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Thread: Freestyle shooting at 25 yds revisited

  1. #1841
    Site Supporter Casey's Avatar
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    May 2012
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    Quote Originally Posted by ASH556 View Post
    ^^^IMHO staging a Glock trigger is the path to the dark side.
    Can you elaborate on that?

    All my foundational training (mostly through Randy Cain) was consistent application of pressure, not staging the trigger. During a Reston/Jedlinski class a couple years ago, I was introduced to trigger prep/staging in a way that finally clicked with me. Of course, Reston was shooting a Chambers 2011 in class, but I believe he was a Glock guy before retiring, so I'm wondering if his trigger management changed along with his handgun selection.

    Then watching a recent Brian Hill video, he was emphatic about keeping the trigger moving and not staging it.

    I've also heard it said (probably here on P-F) that trigger staging is a great way to make a 5 pound trigger feel like a 10 pound trigger...

  2. #1842
    Gear Whore Extraordinaire
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    Chasing hundo's with not-quite-glocks(or hundo's). Back to back with 115 ae.


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  3. #1843
    S.L.O.W. ASH556's Avatar
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    Quote Originally Posted by Casey View Post
    Can you elaborate on that?

    All my foundational training (mostly through Randy Cain) was consistent application of pressure, not staging the trigger. During a Reston/Jedlinski class a couple years ago, I was introduced to trigger prep/staging in a way that finally clicked with me. Of course, Reston was shooting a Chambers 2011 in class, but I believe he was a Glock guy before retiring, so I'm wondering if his trigger management changed along with his handgun selection.

    Then watching a recent Brian Hill video, he was emphatic about keeping the trigger moving and not staging it.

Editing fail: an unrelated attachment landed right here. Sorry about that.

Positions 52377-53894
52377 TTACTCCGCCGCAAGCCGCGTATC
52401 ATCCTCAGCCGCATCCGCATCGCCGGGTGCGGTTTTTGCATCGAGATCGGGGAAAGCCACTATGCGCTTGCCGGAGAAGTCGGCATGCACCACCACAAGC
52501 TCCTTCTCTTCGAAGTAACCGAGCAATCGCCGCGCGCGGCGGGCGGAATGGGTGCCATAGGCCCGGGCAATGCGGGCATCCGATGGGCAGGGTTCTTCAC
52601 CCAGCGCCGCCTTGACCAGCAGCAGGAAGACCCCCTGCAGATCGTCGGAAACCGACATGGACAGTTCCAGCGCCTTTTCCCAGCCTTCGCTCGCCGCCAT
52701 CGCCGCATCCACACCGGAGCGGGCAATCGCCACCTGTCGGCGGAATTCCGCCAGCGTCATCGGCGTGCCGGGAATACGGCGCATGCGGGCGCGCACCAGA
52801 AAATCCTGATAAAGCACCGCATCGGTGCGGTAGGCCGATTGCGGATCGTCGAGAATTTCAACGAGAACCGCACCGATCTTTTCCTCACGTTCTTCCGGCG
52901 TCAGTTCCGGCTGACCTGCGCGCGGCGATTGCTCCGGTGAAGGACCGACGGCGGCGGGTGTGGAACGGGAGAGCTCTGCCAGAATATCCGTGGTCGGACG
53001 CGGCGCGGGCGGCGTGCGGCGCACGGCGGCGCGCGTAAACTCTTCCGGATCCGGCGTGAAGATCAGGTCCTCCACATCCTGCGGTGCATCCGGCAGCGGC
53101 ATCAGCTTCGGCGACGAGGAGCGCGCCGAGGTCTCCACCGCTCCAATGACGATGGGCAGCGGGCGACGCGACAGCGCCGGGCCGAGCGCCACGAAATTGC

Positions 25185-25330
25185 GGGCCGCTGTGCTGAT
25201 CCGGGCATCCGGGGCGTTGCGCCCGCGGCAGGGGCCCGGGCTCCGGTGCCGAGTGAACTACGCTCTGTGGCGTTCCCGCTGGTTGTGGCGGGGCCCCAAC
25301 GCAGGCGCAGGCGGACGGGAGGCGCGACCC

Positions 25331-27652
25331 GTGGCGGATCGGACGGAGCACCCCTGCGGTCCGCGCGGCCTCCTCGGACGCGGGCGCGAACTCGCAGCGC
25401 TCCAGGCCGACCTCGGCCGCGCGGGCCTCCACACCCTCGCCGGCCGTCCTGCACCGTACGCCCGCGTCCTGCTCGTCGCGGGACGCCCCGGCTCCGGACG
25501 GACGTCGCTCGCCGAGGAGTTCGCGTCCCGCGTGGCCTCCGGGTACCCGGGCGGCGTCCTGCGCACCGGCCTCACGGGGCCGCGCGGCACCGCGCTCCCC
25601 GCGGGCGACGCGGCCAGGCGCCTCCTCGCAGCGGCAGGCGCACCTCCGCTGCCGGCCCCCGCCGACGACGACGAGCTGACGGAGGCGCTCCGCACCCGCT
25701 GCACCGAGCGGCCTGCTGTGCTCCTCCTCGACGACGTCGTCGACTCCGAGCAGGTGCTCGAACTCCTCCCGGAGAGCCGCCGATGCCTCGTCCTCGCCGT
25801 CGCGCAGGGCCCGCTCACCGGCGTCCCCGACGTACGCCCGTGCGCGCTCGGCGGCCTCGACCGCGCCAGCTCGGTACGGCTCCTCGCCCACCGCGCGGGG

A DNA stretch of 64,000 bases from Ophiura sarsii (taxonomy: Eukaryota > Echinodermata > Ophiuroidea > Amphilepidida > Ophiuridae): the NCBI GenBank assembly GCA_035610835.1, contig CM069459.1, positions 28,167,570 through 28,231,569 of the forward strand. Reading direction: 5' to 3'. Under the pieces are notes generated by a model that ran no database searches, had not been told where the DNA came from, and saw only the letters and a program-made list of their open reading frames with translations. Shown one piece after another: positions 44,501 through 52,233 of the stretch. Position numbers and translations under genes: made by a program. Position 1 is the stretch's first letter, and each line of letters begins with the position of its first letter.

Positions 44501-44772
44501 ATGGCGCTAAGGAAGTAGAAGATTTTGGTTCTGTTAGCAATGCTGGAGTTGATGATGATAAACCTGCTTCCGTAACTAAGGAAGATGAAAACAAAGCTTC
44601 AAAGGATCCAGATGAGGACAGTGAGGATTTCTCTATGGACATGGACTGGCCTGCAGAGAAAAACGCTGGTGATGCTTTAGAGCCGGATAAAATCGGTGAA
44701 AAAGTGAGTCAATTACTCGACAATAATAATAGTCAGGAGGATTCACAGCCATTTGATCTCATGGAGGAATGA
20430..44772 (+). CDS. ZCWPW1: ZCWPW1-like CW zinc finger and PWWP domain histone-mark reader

I've also heard it said (probably here on P-F) that trigger staging is a great way to make a 5 pound trigger feel like a 10 pound trigger...
    I agree with the part about a 5lb feeling like 10lb once you stop it. The other thing, especially with Glocks is all the years of bad traing to pin the trigger and shoot from audible reset. In slowfire, I endeavor to shoot my Glocks like a micro double-action. Start the movement and don't stop; while applying ever increasing pressure until it breaks. I also shoot stock triggers. In my opinion, those who chase "better" (usually lighter) triggers on Glocks do so because they're shooting from a "staged" position so it becomes a game of trying to make their Glock feel like a 1911, which it never safely will. This often leads to punching the trigger. A poorly attempted hardware solution to a software problem.

    Now, all of this goes out the window when shooting at speed. When I'm shooting .11 and .12 splits, I'm slapping the ever-loving piss out of the trigger, controlling recoil with my grip, and using my eyes as throttle control. If my eyes detect the sights out of alignment with either each other and/or the target, time to throttle back and correct.

    I've never trained with Reston or Jedlinski and would hesitate to speak on their training without first-hand experience. However, my experience is that trying to stage, even a lightened Glock trigger will mess you up in the long run. You might get several lucky shots in a row, but long-term, the rolling break is more repeatable as you fatigue and also translates well to other platforms.
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